Opinion: There is no music used in the film, and I believe that was a good call from the director. I don’t think it would’ve had the same impact if there was a sad ballad playing in the background. It was a very suspenseful film since you’re waiting to get his results. What I enjoyed about this particular film was the fact you had to fill some plot lines yourself, similar to Inception. You’re not quite sure how he may (or may not) contracted HIV. You also don’t get to find out his result either. He’s informed of his results, but you don’t hear the outcome, so it’s open to debate. There was also some beautiful location shots, particularly of the sky.
The News Today
Director: Lisa Donato
Time: 12 Mins
Plot: Inspired by the tragic shooting at Orlando’s Pulse Nightclub, The News Today highlights the last ordinary moments between two men in love.
Opinion: The audience is told beforehand that the film was inspired by the Orlando Shooting, so I was bracing myself. Luckily, I mentally prepared myself because everything happened so quick I ended up catching my breath. One minute they were having a somewhat pleasant conversation (which went south very quickly) and then for the next ten seconds you hear gunfire and then a blank screen. My heart was racing. It was very sad but such an important film, especially within the era we’re living. As a fitting tribute, the names of the Orlando victims appear in the film subliminally. However, you’re aware of them by the end of the film.
The Colour of His Hair
Director: Sam Ashby
Time: 21 Mins
Plot: Based on the unrealised film script written in 1964, The Colour of his Hair merges drama and documentary into an impressionistic meditation on queer life and after the partial decriminalisation of homosexuality in 1967.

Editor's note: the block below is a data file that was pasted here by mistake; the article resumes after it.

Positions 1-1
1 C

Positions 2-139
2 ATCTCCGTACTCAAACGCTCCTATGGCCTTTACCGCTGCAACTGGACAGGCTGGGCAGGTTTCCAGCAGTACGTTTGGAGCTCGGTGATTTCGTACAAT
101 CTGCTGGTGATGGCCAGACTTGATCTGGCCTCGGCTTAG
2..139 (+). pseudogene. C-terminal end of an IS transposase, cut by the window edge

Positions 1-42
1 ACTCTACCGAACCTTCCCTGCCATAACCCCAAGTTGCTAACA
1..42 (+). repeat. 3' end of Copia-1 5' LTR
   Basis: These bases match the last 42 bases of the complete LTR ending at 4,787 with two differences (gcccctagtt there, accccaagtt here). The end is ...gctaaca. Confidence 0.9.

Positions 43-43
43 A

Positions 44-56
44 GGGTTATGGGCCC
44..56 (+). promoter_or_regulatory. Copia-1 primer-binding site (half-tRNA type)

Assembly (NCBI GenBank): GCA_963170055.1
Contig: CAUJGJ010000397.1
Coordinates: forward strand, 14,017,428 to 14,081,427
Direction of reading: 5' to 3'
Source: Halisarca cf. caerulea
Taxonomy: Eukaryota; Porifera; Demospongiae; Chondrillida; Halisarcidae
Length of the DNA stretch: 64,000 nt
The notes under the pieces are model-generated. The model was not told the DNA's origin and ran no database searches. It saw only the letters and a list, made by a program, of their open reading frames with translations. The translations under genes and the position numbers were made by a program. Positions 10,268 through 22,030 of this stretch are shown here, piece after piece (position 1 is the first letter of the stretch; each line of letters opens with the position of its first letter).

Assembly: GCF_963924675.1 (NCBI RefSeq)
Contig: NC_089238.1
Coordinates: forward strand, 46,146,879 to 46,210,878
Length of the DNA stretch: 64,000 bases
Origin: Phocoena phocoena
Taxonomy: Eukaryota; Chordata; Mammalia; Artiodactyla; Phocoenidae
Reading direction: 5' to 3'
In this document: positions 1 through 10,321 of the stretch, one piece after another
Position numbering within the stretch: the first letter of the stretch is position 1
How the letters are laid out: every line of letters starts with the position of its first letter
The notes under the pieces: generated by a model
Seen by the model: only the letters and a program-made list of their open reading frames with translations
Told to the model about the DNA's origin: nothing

Opinion: This film was an absolute eye opener for me. I knew homosexuality was a criminal offense up until 1967, but I didn’t realize the lengths (or even the pettiness) they went to arrested homosexuals back then. It’s difficult for me to comprehend the fact that 50 years ago you could’ve been arrested for living with the person you love. It’s astonishing to see how far we’ve come as a nation and how far we’ve got to go. I loved the mixture of drama and documentary, and the use of minimal colour in the drama scenes stuck with me. It had a Miss Marple-esque look to it. Such an informative and interesting piece.
If I Met a Magician
Director: Shaked Goren
Time: 21 Mins
Plot: Released from military reserve duty to attend his uncle’s memorial service. Omri finds himself wandering the streets of Tel Aviv during National Memorial Day. The day Israel commemorates it’s fallen soldiers.
Opinion: I thoroughly enjoyed this film even though I wasn’t quite sure what was happening. I feel it’s one of those films where you may have to watch it, again and again, to understand what’s going on or the message it’s meant to convey. There is an ‘at-the-edge-of-your-seat’ moment where Omri and his friends hear the missile alert sound and leave their vehicle and hide on the path next to the road. They were lying there for ages, and it was intense. I won’t tell you what happens as I want you to watch the film, but the ending to that particular scene is bloody funny!
Iris Shorts 3
The third and final batch of shorts from my first day at the Iris Prize Festival is a showcase of international documentaries, encompassing everything from frank and moving character studies to an animated snapshot of gay life in contemporary post ‘Arab Spring’ Egypt. I loved all of these films and if you’re able to view them view them!!!
Hattie Goes Cruising
Director: Konstantin Bock
Time: 18 Mins